As Robert Cox once noted, every theory has a perspective, which is derived from a position in social and political time and space. In this paper, I explore the perspective of the Social Structure of Accumulation (SSA) theory. I review the social, political, and economic conditions that influenced its emergence, development, and application. The SSA is a relatively young, heterodox school of economic thought, emerging in the late 1970s and the early 1980s. Its main research goal is to analyse the long-term patterns of accumulation in the capitalist system. It assesses various economic, political, and institutional factors that influence the recurring periods of prosperity and crisis in contemporary capitalism. The SSA critically incorporates a variety of economic, sociological, and political theories and analytical tools. It has been influenced by a range of political economic theories including institutional economics, Marxian economics, Keynesian school, and long-wave theories. Its analyses centre on the role and development of economic, political, ideological, and cultural institutions.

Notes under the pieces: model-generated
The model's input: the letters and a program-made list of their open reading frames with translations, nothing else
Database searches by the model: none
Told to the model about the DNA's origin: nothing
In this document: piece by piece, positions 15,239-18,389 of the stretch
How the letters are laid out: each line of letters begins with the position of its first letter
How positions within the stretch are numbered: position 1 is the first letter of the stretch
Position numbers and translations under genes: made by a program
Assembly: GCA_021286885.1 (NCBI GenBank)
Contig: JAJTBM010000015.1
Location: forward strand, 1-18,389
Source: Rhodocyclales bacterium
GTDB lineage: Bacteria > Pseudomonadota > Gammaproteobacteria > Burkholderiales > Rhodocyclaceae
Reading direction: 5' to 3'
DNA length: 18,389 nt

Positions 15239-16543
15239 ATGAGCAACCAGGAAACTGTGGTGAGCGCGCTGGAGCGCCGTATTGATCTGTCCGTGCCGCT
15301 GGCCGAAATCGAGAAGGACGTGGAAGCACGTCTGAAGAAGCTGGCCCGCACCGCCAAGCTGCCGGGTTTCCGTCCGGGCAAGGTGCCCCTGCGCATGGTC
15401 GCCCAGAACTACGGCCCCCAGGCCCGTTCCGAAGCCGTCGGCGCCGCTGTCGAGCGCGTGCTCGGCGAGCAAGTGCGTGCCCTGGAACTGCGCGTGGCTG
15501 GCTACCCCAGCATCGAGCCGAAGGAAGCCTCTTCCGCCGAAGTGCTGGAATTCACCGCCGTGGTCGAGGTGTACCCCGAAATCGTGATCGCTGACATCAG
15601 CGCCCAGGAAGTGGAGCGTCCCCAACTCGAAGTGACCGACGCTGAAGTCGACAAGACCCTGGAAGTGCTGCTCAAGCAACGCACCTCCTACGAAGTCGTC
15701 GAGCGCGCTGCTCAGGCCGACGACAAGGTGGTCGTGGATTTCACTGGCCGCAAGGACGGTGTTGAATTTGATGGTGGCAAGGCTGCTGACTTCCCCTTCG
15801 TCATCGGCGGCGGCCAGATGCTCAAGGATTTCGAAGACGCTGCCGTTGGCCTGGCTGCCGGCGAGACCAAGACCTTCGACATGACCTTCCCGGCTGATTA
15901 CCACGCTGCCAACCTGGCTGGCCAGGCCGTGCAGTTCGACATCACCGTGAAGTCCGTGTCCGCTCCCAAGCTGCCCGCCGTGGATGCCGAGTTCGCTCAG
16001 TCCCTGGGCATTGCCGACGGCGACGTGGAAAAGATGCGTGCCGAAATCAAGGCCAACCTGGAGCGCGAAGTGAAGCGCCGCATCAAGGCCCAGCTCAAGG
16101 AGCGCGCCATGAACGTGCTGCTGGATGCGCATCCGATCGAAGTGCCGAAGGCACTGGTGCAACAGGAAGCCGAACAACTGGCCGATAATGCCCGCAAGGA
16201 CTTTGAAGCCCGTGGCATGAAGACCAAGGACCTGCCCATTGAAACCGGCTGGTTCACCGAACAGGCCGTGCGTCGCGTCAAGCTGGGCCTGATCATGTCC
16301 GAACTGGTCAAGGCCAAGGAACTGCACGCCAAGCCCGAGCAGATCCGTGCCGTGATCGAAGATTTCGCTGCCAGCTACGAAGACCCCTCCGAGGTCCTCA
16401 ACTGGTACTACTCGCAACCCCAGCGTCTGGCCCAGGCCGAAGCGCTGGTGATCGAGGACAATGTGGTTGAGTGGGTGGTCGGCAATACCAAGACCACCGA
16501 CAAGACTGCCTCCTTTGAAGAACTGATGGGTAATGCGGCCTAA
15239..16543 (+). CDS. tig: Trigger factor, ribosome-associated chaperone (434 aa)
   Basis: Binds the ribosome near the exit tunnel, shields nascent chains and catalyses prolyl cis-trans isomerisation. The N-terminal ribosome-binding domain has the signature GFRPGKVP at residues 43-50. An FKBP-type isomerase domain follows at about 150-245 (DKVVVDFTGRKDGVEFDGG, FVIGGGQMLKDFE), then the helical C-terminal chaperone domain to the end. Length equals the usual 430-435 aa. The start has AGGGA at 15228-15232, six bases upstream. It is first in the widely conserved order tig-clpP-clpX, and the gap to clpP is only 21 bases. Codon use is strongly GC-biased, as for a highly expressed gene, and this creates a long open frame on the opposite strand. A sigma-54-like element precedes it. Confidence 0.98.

Using recent publications by key figures in this school of thought, I situate the SSA theory within its historical, spatial, and theoretical background. I demonstrate that Cox’s view not only applies to the SSA theory but is also shared by SSA theorists, who apply it to the real-world economic phenomena. I offer a brief account of the application of the framework on two contemporary phenomena: the rise of China and the neoliberal global capitalism. These examples highlight the strong potentials of the SSA’s interdisciplinary, multifaceted approach in analysing economic cycles.
The full text of my article is available for free here (page 39).